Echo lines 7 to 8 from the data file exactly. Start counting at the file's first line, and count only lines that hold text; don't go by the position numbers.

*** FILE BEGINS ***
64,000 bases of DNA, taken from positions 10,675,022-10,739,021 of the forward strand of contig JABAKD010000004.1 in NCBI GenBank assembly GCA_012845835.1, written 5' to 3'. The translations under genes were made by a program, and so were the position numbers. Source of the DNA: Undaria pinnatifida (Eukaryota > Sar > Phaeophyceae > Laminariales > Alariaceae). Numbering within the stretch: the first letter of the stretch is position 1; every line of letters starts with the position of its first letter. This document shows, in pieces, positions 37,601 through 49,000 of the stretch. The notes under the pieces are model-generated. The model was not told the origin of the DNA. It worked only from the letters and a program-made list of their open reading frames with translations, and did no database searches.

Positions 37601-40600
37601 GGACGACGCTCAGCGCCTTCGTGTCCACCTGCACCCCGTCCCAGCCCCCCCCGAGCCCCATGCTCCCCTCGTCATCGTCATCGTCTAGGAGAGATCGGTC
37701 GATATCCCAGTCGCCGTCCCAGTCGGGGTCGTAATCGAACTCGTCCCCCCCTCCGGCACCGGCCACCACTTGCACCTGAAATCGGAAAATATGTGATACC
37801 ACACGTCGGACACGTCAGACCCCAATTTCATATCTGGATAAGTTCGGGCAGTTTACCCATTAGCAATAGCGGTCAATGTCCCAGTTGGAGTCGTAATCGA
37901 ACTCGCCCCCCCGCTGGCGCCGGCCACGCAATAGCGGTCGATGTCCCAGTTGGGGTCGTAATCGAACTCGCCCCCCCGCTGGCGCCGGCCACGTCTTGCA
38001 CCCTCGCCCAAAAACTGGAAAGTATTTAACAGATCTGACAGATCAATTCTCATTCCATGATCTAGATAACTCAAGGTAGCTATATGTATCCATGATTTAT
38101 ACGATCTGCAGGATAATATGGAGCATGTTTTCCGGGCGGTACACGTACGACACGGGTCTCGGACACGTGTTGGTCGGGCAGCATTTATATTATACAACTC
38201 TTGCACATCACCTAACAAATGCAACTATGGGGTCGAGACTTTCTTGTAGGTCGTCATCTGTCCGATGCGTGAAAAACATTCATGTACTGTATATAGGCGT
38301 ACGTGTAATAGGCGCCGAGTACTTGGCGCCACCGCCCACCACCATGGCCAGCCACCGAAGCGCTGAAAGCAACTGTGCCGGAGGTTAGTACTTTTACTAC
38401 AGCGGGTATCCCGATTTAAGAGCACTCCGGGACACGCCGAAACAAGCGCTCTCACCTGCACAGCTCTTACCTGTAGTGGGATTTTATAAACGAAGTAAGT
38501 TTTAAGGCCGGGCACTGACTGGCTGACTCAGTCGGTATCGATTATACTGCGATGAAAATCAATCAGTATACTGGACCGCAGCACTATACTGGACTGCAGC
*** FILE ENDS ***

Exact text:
38001 CCCTCGCCCAAAAACTGGAAAGTATTTAACAGATCTGACAGATCAATTCTCATTCCATGATCTAGATAACTCAAGGTAGCTATATGTATCCATGATTTAT
38101 ACGATCTGCAGGATAATATGGAGCATGTTTTCCGGGCGGTACACGTACGACACGGGTCTCGGACACGTGTTGGTCGGGCAGCATTTATATTATACAACTC